A pork pie has a relatively short (3.5 inches), circular crown with a telescopic crease. The hat also has a narrow, upturned brim of up to two inches. Pork pie hats became popular in England in the mid-19th century. The crown is trimmed with a hatband that may have a plume of exotic feathers on the right-hand side.
Australian Outback Hats
This hat is designed to protect you from the harsh elements in the bush. Outback hats have a wide brim (3+ inches) and can be made of felt, cotton, or leather. A classic military issue outback has one side pinned up and the brim curves down in the front and back.
Women's Russian-Style Fur Hat
This fur hat has two ear flaps that can attach to the top or tie under the chin. This hat, sometimes called a trapper, doesn’t have a brim or tall crown. The Shapka Ushanka, known as a trapper hat in the West, was originally made to keep Russian troops warm in the winter.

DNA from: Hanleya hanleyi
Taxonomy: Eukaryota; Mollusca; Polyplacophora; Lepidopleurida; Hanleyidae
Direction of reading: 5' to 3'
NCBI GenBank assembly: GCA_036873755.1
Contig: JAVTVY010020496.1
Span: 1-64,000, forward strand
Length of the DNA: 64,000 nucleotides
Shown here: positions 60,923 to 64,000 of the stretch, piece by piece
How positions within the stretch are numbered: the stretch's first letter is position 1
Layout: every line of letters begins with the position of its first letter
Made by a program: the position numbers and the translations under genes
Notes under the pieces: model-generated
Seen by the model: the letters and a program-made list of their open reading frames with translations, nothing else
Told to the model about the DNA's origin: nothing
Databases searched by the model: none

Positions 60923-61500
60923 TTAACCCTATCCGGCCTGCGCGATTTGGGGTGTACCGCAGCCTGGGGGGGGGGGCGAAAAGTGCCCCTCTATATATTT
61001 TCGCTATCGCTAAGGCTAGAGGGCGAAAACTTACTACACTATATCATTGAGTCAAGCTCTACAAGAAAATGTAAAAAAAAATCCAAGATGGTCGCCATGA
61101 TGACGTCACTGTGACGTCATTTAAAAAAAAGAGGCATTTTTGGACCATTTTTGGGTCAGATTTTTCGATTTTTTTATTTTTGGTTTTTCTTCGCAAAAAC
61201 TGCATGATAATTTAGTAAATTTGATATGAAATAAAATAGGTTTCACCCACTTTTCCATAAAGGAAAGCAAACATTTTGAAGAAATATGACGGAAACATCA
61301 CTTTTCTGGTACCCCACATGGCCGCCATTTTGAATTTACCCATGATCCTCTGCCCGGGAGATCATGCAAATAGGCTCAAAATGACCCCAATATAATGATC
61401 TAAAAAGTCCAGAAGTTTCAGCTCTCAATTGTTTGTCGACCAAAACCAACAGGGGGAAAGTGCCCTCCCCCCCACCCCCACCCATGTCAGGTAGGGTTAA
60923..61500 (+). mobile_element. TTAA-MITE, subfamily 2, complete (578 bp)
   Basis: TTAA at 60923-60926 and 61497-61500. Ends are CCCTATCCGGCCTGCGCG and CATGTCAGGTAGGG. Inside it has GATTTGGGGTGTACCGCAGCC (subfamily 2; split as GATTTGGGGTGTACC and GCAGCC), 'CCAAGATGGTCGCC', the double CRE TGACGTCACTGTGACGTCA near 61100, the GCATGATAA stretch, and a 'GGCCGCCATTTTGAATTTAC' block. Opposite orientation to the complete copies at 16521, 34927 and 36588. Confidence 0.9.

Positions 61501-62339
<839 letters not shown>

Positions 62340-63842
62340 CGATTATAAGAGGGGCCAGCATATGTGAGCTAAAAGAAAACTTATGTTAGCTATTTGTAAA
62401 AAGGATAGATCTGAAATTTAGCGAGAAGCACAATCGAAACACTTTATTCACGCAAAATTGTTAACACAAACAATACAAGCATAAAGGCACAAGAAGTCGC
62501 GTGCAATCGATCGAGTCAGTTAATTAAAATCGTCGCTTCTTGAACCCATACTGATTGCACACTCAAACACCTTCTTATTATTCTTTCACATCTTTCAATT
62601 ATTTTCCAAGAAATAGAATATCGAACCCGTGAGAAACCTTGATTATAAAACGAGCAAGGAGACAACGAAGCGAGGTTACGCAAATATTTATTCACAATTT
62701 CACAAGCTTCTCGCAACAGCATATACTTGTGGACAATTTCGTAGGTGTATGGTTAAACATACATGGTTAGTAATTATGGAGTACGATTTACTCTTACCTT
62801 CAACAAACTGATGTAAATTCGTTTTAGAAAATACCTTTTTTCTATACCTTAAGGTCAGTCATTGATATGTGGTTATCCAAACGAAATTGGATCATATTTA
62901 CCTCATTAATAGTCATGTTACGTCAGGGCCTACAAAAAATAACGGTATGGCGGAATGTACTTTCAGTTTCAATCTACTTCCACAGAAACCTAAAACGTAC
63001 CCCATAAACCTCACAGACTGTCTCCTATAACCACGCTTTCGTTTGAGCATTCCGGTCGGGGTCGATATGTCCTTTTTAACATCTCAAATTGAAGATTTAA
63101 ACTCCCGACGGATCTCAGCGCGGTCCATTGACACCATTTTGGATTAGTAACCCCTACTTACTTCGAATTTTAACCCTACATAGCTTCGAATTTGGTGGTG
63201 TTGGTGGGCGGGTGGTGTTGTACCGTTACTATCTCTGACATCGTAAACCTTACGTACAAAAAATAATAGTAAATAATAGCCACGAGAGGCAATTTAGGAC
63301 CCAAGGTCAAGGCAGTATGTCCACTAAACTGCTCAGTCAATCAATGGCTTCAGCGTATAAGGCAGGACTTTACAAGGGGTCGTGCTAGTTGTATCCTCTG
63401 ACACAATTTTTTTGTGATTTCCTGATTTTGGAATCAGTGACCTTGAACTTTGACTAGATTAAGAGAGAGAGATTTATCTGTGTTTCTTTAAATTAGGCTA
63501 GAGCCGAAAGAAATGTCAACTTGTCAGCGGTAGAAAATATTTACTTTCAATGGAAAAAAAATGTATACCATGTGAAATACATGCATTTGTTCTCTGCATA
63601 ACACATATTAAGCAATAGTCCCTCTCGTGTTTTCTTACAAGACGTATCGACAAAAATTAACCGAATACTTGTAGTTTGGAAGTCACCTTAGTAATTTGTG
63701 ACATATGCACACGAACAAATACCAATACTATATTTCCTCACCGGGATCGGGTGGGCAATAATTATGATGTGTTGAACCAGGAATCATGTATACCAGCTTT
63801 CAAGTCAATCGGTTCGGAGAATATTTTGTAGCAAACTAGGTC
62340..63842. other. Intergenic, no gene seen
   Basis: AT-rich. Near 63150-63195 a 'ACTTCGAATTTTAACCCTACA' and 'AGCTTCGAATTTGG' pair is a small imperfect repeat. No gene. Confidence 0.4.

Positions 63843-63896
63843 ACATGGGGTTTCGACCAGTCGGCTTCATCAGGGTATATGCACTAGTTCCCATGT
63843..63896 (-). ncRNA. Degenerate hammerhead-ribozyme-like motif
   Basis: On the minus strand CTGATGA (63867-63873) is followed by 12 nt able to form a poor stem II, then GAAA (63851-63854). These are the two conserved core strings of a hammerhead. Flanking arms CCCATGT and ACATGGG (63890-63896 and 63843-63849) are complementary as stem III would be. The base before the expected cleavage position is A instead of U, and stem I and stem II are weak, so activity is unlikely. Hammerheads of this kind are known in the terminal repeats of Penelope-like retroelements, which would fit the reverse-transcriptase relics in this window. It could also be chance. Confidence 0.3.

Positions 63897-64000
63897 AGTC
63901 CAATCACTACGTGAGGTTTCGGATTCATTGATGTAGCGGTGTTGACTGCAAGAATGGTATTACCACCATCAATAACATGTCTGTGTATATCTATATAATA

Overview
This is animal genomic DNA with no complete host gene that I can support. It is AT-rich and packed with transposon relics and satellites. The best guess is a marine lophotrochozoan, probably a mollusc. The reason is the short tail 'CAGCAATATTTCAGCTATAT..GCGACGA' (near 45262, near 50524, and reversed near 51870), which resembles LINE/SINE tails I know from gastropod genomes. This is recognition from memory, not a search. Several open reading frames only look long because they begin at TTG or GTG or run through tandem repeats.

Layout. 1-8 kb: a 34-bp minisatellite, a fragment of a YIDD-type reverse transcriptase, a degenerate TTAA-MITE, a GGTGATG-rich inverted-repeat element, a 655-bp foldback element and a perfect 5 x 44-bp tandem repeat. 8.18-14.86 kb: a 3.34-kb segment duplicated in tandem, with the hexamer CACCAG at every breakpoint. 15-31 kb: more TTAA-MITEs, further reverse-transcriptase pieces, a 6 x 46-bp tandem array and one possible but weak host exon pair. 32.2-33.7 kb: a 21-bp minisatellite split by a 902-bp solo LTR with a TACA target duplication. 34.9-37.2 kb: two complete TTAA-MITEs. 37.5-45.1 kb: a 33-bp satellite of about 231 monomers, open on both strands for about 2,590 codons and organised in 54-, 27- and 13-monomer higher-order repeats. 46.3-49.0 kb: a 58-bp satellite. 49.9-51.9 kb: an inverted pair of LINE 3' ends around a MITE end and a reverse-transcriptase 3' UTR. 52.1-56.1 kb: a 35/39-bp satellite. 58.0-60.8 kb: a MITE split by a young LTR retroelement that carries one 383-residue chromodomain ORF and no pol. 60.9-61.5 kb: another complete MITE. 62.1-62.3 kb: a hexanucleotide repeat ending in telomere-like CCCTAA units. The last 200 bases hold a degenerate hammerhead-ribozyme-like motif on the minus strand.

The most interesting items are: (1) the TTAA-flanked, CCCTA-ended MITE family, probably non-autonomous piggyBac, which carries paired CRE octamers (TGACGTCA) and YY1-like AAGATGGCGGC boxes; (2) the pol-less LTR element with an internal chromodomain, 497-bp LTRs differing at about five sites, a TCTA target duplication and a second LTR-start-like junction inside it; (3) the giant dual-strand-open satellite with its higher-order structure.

This style of hat may or may not have ear flaps. It also has a thick fur cuff on the bottom and a tall crown. Women’s Cossack hats have a broach or something similar to accentuate the fur. Some models may also have colored fur.
This hat was made famous by Sherlock Holmes. It has two brims - one in the front and one in the back. Like the Shapka Ushanka, the deerstalker hat also has two ear flaps that tie to the top or under the chin. But, unlike the Shapka Ushanka, deerstalker hats are made from striped or herringbone wool, instead of fur. Deerstalkers have been recently seen at Fashion Week on the runways of major fashion houses.
1940's Women's Hat Styles
Jackie Onassis made this hat famous. It is a circular hat with no brim that sits on top of the head. Pillbox hats don’t cover the whole head, so wearers can tilt them to one side, like a fascinator. This low-profile hat is often less than two inches tall.
This hat is a French icon, with a flat crown that can be worn tiled to one side. A Parisian beret usually has a small stalk at the top and doesn’t have a brim.
The turban is a form-fitting hat made of cloth. You can either tie a turban yourself or get a pre-tied model. Most turbans are plain, but some may have accessories like a flower, pin, or feather sticking out.